You may not realize the dangerous effects of sitting. More specifically, sitting like a turtle. If turtle were sitting at a computer, it would look like you do hunched over your computer.
Turtle Neck Posture or Forward Head Posture is becoming increasingly common and could even be called Smart Phone Posture as it is the position we take often take as we scroll through our e-mails. And it is all too easy to start doing it, even when we know better.
As I write this, I am reminded to correct my posture!
This study shows the ill effects of turtling. The Effect of The Forward Head Posture on Postural Balance in Long Time Computer Based Worker (by Jung-Ho Kang, M.D., Rae-Young Park, M.D., Su-Jin Lee, M.D., Ja-Young Kim, M.D., Seo-Ra Yoon, M.D.,and Kwang-Ik Jung, M.D.)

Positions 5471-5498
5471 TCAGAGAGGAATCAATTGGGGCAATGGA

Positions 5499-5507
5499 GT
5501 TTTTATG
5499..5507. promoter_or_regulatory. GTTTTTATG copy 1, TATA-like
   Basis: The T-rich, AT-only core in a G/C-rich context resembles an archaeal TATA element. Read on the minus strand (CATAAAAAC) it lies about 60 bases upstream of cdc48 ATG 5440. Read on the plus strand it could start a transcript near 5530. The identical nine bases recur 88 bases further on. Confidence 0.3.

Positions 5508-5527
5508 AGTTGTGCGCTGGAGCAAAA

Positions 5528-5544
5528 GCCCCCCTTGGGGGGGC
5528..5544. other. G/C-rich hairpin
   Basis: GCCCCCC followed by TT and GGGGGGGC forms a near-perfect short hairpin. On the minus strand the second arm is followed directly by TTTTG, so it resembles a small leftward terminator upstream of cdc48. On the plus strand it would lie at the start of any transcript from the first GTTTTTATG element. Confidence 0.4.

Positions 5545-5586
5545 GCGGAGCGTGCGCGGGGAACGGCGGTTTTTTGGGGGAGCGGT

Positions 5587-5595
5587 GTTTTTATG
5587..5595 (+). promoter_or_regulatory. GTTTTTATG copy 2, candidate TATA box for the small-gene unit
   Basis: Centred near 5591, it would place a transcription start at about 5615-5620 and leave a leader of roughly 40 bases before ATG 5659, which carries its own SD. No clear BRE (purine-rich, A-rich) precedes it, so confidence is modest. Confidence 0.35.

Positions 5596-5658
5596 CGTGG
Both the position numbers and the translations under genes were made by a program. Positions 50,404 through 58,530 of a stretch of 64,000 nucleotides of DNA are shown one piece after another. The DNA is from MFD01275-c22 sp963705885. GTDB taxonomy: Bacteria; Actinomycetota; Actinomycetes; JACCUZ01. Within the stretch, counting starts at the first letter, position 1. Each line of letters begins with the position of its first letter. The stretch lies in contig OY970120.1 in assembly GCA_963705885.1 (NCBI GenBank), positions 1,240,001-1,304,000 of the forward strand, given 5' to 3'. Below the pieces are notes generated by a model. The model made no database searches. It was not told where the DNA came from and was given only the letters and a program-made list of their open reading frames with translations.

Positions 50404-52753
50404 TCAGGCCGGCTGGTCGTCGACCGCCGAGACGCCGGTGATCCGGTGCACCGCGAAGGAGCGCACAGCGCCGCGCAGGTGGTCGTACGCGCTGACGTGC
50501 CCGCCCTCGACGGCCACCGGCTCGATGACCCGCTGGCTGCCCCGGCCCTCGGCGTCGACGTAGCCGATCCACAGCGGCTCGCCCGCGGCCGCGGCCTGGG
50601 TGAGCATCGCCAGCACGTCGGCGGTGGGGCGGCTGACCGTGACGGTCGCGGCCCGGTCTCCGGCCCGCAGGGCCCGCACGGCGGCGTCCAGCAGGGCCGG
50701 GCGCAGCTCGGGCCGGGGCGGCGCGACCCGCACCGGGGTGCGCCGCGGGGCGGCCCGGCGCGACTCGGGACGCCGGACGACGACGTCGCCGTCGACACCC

The article concluded that Turtle Posture connected with long periods of computer work “…may contribute to some disturbance in the balance of healthy adults.”
This included possible chronic neck pain, but also “the thoracic spine and shoulder blade, possibly causing overall imbalance in the musculoskeletal system…These results could be applied to education programs regarding correct postures when working at a computer for extended periods of time.”
As chiropractors have long taught, the compression or subluxation of the spine creates problems up and down the nervous system. The compressed blood vessels of the shoulders can lead to Thoracic Outlet Syndrome with tingling, weakness and pain in the arms. The decreased lung capacity starves the body of oxygen. The nerves leading from the spine to the organs are compressed by bad posture, creating disease and discomfort in digestion and other functions.
Dr. Ryan Dopps adjusts his patients to remove the subluxations that are blocking the nervous system, over time gently helping to correct years of bad posture.
This Huffington Post video cleverly explains Turtle Posture, encouraging us to use Power Posture instead. <iframe width=”560″ height=”315″ src=”https://www.youtube.com/embed/wSKV5IF8guM” frameborder=”0″ allowfullscreen></iframe>